Buying a home is one of the most difficult decisions anyone can make. The right house can be a good investment or a money sink. Finding the right home isn’t about making sure there are enough bedrooms or that the backyard isn’t too big: it’s knowing if it makes sense financially.
One of the biggest factors that come up when people are house hunting is if they should buy now while interest rates are still low or save for a bigger down payment. A larger down payment can affect everything from your total monthly payment to how much you can qualify for. However, interest rates are still at historic lows and only seem to be rising.
Read below to see if you should buy now while interest rates are still low or wait until you have a bigger down payment.
Buy While Interest Rates Are Low
Recent trends show that interest rates are only likely to go up since the Fed has already increased rates twice. Even a percentage point can mean a huge difference in your mortgage. For example, a $100,000 loan at 6.25% and a $100,000 loan at 5.25% would mean a $60 difference per month and a $14,000 difference in interest paid.
However, the fear of rising interest rates might make people more likely to make an impulse purchase or buy a house that doesn’t suit their needs.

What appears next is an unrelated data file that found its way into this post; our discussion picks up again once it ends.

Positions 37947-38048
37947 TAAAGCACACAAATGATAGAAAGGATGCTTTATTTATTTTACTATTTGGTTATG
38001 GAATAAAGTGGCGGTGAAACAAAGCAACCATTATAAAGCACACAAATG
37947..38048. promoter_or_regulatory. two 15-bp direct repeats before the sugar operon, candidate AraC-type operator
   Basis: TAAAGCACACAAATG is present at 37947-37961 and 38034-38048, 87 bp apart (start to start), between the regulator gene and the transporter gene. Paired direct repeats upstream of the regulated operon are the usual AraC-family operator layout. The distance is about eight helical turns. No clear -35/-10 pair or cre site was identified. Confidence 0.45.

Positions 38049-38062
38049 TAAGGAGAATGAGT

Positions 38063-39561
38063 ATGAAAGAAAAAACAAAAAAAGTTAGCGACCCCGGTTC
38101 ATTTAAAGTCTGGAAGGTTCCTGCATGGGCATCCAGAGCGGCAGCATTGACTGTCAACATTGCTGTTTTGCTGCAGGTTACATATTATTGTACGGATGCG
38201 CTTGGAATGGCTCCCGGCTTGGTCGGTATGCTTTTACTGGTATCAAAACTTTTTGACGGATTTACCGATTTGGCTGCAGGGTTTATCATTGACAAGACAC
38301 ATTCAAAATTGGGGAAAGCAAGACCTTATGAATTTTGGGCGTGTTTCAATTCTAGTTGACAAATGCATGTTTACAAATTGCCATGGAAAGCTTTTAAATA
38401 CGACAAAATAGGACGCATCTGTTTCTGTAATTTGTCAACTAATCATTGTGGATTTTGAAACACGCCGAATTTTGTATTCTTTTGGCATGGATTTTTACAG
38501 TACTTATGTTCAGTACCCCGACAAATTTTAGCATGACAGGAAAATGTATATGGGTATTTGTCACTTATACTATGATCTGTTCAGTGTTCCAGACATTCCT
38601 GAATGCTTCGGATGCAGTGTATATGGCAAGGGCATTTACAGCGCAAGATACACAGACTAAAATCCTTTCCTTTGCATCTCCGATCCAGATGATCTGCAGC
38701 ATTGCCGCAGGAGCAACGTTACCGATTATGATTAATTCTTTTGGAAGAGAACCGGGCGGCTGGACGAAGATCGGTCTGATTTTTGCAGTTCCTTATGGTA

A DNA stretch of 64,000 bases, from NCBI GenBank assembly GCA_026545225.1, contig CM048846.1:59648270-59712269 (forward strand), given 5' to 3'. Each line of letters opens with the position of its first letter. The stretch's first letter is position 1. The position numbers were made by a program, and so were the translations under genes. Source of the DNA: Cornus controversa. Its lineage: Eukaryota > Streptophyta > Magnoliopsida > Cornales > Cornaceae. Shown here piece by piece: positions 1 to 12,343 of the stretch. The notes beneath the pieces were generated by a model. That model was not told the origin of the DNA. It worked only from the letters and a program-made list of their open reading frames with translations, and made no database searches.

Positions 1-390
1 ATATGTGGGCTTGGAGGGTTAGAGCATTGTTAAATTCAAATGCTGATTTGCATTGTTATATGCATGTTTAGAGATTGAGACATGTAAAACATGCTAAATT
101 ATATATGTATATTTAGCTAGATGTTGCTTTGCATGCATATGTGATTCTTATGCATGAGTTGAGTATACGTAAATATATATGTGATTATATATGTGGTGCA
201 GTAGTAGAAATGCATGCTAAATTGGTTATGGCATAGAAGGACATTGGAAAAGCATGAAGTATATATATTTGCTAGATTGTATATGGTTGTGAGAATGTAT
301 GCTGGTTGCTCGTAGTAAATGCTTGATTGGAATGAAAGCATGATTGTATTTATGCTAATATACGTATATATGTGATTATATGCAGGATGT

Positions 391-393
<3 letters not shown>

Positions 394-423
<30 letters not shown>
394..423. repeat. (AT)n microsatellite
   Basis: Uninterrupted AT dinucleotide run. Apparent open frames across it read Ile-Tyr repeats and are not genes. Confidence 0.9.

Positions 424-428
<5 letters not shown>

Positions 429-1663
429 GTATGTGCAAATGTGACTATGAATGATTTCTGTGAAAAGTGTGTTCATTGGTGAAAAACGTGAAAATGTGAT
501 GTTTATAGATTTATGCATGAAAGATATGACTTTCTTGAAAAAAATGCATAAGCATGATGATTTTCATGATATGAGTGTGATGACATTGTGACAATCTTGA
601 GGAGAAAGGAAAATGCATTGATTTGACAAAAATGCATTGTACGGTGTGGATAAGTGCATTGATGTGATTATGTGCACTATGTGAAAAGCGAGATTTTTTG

Wait to Save for a Down Payment
One of the only ways to decrease your monthly mortgage payment is to put down 20% or more. When you have less than 20% equity in your home, lenders charge you private mortgage insurance or PMI. PMI pays for the possibility that you default on your loan and reimburses the lender for any costs they incur.
PMI typically costs between .5 to 1% of the total mortgage each year. For example, if you have a $150,000 mortgage, you’ll pay between $750 and $1,500 each year until you reach 20% equity. If you wait until you get a big enough down payment, you can avoid PMI altogether.
The best way to compare is to use a mortgage calculator to see what your monthly payment would be if you bought now compared to if you wait until you have a bigger down payment.
However, there are a few unknown circumstances that make this comparison difficult.
“For example, if interest rates rise, then home prices may decline or stop increasing,” says Julie Rains of Investing to Thrive. “In addition, by waiting, you may discover that you’re ready to move to a new city — and you’ll save by not having to pay realtor fees, closing costs, etc. twice.”
Another reason to delay buying is to increase your credit score. The higher your credit score is, the lower interest rate you’ll receive. It can take at least a few months to increase your score, which can be enough time to round up a larger down payment. Your credit score can also influence how much you pay in PMI and homeowner’s insurance, Rains said.
Now might be the best time to buy if you’re ready for a home and have found the perfect option. However, if you’re buying out of fear, then waiting might be best. Talk to a realtor and see what the options are in your neighborhood. You might find your dream home or realize you still need more time to decide.